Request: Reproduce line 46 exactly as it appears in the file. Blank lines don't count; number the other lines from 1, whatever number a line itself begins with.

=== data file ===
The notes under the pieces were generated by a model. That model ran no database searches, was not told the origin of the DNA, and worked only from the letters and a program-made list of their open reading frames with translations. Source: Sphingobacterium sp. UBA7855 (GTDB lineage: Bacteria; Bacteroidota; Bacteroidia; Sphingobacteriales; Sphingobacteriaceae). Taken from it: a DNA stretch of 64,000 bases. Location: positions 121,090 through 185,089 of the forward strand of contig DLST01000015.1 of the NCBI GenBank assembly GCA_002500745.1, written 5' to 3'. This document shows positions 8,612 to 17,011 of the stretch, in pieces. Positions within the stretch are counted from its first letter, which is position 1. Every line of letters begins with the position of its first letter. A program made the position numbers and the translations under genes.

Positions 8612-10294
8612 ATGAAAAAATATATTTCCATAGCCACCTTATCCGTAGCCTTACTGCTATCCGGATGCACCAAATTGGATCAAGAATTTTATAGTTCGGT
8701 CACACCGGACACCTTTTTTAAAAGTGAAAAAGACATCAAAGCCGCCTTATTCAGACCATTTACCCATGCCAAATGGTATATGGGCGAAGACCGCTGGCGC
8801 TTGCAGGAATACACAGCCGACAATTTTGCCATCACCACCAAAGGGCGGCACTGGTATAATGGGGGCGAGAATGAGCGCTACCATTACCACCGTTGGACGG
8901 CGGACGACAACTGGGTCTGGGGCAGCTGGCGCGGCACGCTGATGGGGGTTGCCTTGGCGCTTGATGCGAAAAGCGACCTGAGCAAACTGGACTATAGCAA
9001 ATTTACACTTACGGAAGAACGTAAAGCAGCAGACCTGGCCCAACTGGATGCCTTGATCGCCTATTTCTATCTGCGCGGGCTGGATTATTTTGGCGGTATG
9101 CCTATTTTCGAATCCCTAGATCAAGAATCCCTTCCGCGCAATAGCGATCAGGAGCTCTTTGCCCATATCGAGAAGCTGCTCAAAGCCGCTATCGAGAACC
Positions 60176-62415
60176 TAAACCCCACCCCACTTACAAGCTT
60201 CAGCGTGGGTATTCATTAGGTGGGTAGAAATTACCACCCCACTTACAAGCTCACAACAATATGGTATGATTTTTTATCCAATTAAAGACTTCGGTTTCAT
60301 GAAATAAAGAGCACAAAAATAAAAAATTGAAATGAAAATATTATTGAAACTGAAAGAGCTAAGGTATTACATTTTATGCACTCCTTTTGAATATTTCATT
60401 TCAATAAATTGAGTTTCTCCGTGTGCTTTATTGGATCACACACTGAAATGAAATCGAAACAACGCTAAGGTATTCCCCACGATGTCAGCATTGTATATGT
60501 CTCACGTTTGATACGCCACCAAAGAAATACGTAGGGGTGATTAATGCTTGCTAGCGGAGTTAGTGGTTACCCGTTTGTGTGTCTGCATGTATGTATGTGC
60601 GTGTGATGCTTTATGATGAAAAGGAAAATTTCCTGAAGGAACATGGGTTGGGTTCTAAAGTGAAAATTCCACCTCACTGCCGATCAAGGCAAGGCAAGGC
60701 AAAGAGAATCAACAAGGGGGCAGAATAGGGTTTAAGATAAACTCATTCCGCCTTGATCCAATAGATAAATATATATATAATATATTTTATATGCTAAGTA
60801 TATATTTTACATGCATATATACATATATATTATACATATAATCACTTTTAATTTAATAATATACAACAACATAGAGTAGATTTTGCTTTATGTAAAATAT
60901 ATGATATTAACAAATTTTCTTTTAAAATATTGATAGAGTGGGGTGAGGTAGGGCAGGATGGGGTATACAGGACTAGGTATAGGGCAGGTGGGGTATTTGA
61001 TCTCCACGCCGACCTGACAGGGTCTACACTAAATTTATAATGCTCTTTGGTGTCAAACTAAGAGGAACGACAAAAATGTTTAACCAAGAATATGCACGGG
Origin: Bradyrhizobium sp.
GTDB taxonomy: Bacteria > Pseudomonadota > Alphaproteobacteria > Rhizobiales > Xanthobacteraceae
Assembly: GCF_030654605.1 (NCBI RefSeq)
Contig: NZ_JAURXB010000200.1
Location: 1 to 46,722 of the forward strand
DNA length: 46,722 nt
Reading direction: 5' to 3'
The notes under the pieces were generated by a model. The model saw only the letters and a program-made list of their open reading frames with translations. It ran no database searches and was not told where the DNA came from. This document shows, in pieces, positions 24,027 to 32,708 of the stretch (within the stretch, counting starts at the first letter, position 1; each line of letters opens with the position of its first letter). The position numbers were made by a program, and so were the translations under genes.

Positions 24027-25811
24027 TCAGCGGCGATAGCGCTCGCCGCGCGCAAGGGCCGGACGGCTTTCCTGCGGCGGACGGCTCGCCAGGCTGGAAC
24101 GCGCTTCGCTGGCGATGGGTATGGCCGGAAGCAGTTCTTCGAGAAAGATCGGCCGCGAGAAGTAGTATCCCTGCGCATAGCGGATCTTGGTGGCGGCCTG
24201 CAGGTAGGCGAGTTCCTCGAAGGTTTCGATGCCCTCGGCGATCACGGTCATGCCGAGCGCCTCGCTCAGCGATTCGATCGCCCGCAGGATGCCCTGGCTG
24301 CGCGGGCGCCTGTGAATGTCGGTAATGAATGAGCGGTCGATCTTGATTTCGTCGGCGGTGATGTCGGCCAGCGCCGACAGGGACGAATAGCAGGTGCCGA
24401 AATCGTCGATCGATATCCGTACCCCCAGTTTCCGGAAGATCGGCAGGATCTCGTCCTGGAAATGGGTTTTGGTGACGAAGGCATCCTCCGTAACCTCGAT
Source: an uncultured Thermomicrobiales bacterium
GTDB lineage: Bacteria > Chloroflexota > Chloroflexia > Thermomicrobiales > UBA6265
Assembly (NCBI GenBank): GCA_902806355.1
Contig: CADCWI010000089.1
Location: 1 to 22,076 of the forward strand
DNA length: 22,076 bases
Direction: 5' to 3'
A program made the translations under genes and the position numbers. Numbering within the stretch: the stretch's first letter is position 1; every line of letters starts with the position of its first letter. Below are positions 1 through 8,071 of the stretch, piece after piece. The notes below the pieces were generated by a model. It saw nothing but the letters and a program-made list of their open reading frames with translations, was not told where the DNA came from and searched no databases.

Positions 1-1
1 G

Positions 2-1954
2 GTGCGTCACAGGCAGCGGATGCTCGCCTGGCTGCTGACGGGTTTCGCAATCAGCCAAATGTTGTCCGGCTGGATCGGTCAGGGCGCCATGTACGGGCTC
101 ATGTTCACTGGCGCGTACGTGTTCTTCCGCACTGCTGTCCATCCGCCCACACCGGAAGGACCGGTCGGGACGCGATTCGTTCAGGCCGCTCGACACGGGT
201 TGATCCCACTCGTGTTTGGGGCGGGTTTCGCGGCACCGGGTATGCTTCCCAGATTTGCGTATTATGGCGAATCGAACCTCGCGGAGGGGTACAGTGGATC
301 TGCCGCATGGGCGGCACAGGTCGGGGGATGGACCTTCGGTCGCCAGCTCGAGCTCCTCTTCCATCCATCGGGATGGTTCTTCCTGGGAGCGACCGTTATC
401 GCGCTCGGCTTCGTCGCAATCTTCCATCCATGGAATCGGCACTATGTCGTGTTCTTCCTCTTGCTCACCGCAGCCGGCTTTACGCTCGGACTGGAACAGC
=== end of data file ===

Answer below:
101 ATGTTCACTGGCGCGTACGTGTTCTTCCGCACTGCTGTCCATCCGCCCACACCGGAAGGACCGGTCGGGACGCGATTCGTTCAGGCCGCTCGACACGGGT